Is ‘Monuments Men’ Too Much a Mix of Art and Commerce?

Clooney's latest movie is a mashup of comedy caper and serious message film, belying the filmmaker's intention to keep the two separate in his career


Your Clooney movie machine is purring along smoothly, George, with “Gravity,” which you co-produced, poised to reap further largesse from the Oscars. You will shortly start “Tomorrowland,” a sci-fi megapic from director Brad Bird. And “Monuments Men” has opened to respectable numbers in the U.S., and aspires to stronger ones overseas.

But before we gloss over that last movie. … As a filmmaker who has feasted off worshipful reviews for most of your career, George, the critical whiplash that greeted “Monuments Men” surely took you by surprise. I hope so anyway, because this might be a good moment for you to reassess a key aspect of your filmmaking strategy.

The WWII-set film, which you wrote, directed and starred in, offers a compelling story, a noble message and an inspired cast. Trouble is, it’s a dark war movie haphazardly married to an unwieldy comedy caper. It’s as though you started on a remake of John Frankenheimer’s “The Train” and then decided to mix in some scenes from “Ocean’s Eleven.”

You once explained to me, George, that you intended to keep the two sectors of your film career completely separate — your “Ocean’s Eleven” works of commerce would faithfully support your “Good Night, and Good Luck” art pictures. It sounded like a deft business plan — but in “Monuments Men” you let the two sectors crash into each other.

The movie asks a serious question: Is saving a great objet d’art worth the cost of a human life? But it ducks another question: Should a film on a serious theme be delivered within a caper movie?

In the blizzard of pre-release publicity, your co-producer, Grant Heslov, pointed out that some films you’ve starred in seemed “rudderless” in their direction, adding, “George, by contrast, has a deft hand and very strong point of view.”

Well, not this time.

While you and Heslov did extensive research on Nazi art thefts, I wish you’d also taken the time to revisit some classic films — which brings us back to “The Train.” That film, which starred Jeanne Moreau and Burt Lancaster, also dealt with Nazi art theft, but it was framed within a tough suspense film. There were no odd little bits of business with Bill Murray or Bob Balaban, and no Matt Damon jokes about bad French accents.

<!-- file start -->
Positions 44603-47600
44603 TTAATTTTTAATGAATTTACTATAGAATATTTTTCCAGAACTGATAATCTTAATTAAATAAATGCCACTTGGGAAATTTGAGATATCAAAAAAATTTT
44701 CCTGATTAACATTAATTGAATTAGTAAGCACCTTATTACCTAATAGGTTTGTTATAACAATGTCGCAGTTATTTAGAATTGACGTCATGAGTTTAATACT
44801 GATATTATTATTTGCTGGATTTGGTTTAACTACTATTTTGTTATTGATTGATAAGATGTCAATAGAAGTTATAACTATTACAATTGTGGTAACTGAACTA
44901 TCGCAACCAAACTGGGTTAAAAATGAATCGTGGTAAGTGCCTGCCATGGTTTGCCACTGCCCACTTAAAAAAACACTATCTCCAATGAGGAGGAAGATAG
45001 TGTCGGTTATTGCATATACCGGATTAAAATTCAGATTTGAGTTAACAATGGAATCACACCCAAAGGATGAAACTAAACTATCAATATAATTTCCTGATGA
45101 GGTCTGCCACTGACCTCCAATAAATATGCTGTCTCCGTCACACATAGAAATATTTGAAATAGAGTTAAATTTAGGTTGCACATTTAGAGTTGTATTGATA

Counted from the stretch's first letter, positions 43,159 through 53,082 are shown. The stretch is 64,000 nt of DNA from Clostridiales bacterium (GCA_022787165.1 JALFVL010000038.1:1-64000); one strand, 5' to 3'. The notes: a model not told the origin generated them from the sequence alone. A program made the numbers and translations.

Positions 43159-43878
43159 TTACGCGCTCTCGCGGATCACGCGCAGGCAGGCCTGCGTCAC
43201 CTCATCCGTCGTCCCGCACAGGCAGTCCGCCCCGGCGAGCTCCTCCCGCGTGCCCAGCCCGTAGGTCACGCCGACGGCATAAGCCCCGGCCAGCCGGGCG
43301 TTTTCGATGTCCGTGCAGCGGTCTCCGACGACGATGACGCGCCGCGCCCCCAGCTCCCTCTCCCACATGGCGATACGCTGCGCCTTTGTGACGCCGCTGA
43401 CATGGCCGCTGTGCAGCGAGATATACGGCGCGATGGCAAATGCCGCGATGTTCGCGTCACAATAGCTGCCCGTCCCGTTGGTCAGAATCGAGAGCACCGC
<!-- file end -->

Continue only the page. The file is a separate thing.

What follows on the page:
Which brings us to another question, George: Why are you (and Heslov) insistent on writing your own scripts? There’s a new book out about Paddy Chayefsky, titled “Mad as Hell: The Making of Network.” Authored by Dave Itzkoff, it reminds us of that era when the profession of screenwriting was revered, and some top writers could actually get a movie made.

In “Network,” Chayefsky warned against “comicalizing” serious information, adding, “To make a gag out of the news is disreputable and destructive.” Of course, Chayefsky brought to films like “Hospital” and “Network” both anger and irony — elements that go missing from “Monuments Men.”

In writing your own script, George, I realize you are in sympathy with contemporary filmmakers like Paul Thomas Anderson, Spike Jonze and David O. Russell, who take pride in the fact that dialogue and scene structure emerge from interactions with cast members rather than from the dictates of screenplays.

Well that process may work from time to time, but frankly, much of the dialogue in “Monuments Men” made me miss the professional screenwriters of an earlier Hollywood era. In fact, elements of that more classical style may be as worth preserving as the objets d’art uncovered by your stalwart “Monuments Men.”

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